Academic journal article Sport Marketing Quarterly

Brand Personality in Sport: Dimension Analysis and General Scale Development

Academic journal article Sport Marketing Quarterly

Brand Personality in Sport: Dimension Analysis and General Scale Development

Article excerpt


The idea of brand personality in sport (BPS) has become a popular topic of study among academicians in the sport management field. While the conceptualization and operationalization of the construct has been heavily discussed, establishing a valid and reliable assessment tool has yet to be achieved. The current study reexamines the general brand personality (BP) dimensions and looks to apply them to the unique characteristics in sport. The scale developed in the current study establishes a baseline tool in which future research can be conducted. The results provide initial levels of validity and reliability, making suggestions as to the further development of the sport brand personality (BPS) construct. These findings support previous literature, yet provide a number of suggestions for future theoretical development.


Long before Reis and Trout (1969) stressed the importance of positioning in order to solidify the branding process in the mind of one's consumer, marketers focused on specific "character" traits when promoting their products. Whether perceived or developed, brand personality (BP) has been studied regarding its use and effectiveness for decades (e.g., de Chernatony, 2001; Keller, 2003). With its academic exploration stemming from Aaker's (1997) original five dimensions of brand personality (i.e., Sincerity, Excitement, Competence, Sophistication, Ruggedness), this phenomenon has provided marketers with the ability to examine marketing practices, finding that matching the characteristics of a brand with those of its endorsers and consumers tends to be the most effective (e.g., Kamins, 1990, Lynch & Schuler, 1994). Embracing many general marketing practices, sport marketers have begun to question and, in turn, dissect this concept on their own turf (i.e., brand personality in sport - BPS) due to the unique characteristics often associated with sport and sport products. As such, this study proposes to assess BPS and the factors (i.e., characteristics) that may, or may not, define sport brands.

Brand Personality

As a result of advertising campaigns, brands are often portrayed as having human characteristics. Although this concept had been described, it had not been systematically and empirically studied until Aaker's (1997) creation of the Brand Personality Scale (BP). After examining 309 candidate traits based on previous literature (psychology, marketing, and original qualitative research), the author ultimately looked at 114 traits over 37 brands. The final BP scale included 42 items/traits under five factors: Sincerity (e.g., honest, genuine), Excitement (e.g., daring, spirited), Competence (e.g., reliable, responsible), Sophistication (e.g., glamorous, charming), and Ruggedness (e.g., tough, strong). Although Govers and Schoormans' (2005) longitudinal study confirmed Aaker's findings, examining the influence of product personality on a consumer's preference over time, Austin, Siguaw, and Mattila (2003) argued that the BP scale was not generalizable to individual brands, as a result of the method of the study. Agreeing that a measurement study was necessary to fully understand the concept of brand personality, Austin et al. (2003) reexamined Aaker's BP scale to determine the validity of those findings. The authors found that, while the constructs were internally reliable, they did not have construct validity.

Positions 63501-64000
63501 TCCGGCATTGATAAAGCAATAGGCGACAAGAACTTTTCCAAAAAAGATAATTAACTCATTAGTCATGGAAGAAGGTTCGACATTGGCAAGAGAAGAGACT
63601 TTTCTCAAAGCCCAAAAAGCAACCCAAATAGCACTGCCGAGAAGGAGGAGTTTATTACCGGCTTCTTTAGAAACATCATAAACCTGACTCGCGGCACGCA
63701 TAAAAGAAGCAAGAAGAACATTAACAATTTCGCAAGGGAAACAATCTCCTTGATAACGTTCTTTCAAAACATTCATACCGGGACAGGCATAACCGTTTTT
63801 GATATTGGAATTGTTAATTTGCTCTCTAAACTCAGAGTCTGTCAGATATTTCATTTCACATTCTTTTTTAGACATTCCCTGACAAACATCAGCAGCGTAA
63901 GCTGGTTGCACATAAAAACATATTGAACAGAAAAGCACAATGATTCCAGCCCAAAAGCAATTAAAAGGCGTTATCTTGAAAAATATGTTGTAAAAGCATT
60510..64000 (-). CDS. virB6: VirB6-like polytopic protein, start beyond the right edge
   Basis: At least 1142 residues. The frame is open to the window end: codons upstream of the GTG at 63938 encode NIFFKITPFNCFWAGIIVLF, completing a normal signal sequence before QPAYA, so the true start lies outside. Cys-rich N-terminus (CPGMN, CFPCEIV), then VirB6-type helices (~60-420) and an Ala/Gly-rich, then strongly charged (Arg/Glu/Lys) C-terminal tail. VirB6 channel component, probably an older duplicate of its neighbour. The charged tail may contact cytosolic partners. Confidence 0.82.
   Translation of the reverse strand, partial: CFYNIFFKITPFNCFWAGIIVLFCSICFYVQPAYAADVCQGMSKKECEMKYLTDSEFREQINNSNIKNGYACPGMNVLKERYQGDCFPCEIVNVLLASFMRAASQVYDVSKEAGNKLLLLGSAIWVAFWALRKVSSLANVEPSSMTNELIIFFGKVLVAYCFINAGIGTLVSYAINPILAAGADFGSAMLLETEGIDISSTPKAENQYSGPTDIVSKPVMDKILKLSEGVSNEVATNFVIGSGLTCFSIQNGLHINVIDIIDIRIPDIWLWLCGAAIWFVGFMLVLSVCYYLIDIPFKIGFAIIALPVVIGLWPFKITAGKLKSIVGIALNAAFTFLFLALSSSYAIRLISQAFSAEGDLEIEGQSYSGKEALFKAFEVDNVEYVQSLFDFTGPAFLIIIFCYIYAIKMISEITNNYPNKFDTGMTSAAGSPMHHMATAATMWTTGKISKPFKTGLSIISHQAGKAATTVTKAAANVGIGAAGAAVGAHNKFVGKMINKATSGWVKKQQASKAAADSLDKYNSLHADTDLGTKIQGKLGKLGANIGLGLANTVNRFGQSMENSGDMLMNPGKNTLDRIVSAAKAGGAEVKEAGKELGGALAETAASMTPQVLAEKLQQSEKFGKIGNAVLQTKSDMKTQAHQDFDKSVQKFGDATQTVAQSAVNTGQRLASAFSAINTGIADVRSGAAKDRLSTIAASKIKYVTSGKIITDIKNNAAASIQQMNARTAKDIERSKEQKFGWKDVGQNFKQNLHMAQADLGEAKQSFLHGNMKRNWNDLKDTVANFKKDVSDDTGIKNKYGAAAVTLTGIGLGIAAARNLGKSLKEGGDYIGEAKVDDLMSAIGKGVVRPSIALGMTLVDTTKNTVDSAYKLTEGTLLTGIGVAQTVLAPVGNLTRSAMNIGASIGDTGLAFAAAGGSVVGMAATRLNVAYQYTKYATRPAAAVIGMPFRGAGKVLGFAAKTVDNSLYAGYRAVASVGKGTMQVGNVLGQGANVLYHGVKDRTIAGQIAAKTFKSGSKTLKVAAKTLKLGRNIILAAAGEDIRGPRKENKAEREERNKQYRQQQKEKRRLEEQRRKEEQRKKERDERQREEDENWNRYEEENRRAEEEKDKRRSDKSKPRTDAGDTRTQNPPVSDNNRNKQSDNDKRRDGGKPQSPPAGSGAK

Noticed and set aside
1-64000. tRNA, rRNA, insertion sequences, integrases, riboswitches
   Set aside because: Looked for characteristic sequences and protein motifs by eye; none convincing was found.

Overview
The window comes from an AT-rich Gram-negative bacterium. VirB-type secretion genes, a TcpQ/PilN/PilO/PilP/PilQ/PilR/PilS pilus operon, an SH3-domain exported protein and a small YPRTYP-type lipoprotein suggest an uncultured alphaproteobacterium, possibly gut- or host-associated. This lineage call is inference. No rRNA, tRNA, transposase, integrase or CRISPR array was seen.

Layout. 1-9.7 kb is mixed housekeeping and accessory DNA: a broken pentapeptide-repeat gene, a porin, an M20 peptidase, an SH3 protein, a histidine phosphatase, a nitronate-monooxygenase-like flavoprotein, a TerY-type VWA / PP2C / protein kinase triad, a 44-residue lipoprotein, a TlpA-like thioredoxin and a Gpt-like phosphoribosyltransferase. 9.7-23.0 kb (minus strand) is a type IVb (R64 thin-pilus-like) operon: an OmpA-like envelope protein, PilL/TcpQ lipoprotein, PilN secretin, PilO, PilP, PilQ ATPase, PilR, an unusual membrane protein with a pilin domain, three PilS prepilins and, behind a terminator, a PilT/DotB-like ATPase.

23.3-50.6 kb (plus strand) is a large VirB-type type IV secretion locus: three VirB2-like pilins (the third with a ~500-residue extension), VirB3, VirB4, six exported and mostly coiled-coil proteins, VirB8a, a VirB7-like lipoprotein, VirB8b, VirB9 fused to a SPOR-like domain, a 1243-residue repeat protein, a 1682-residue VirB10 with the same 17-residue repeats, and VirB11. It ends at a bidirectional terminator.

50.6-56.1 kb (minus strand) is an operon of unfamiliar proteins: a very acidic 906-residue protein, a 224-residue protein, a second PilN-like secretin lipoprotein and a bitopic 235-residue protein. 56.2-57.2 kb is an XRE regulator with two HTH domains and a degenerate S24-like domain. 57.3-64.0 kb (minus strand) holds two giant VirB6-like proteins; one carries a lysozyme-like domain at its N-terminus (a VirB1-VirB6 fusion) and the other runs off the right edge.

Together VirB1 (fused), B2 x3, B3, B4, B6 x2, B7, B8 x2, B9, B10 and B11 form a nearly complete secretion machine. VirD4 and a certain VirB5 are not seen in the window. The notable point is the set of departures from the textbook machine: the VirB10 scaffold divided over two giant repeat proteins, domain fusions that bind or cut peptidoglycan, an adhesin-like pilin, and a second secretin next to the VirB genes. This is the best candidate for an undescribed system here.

Although the operationalization and validity of Aaker's original constructs continues to be questioned, the importance of the concept remains stable, as it continues to be used and examined in general business practices, particularly as the importance of branding has been stressed across a variety of disciplines. This focus on branding, concluding with the perception of a strong image in the mind of one's consumers (Reis & Trout, 1969), is ultimately a producer's nudge towards a potential (or current) customer's consumption. With a goal of developing roots for the eventual use of commercial imagery (i. …

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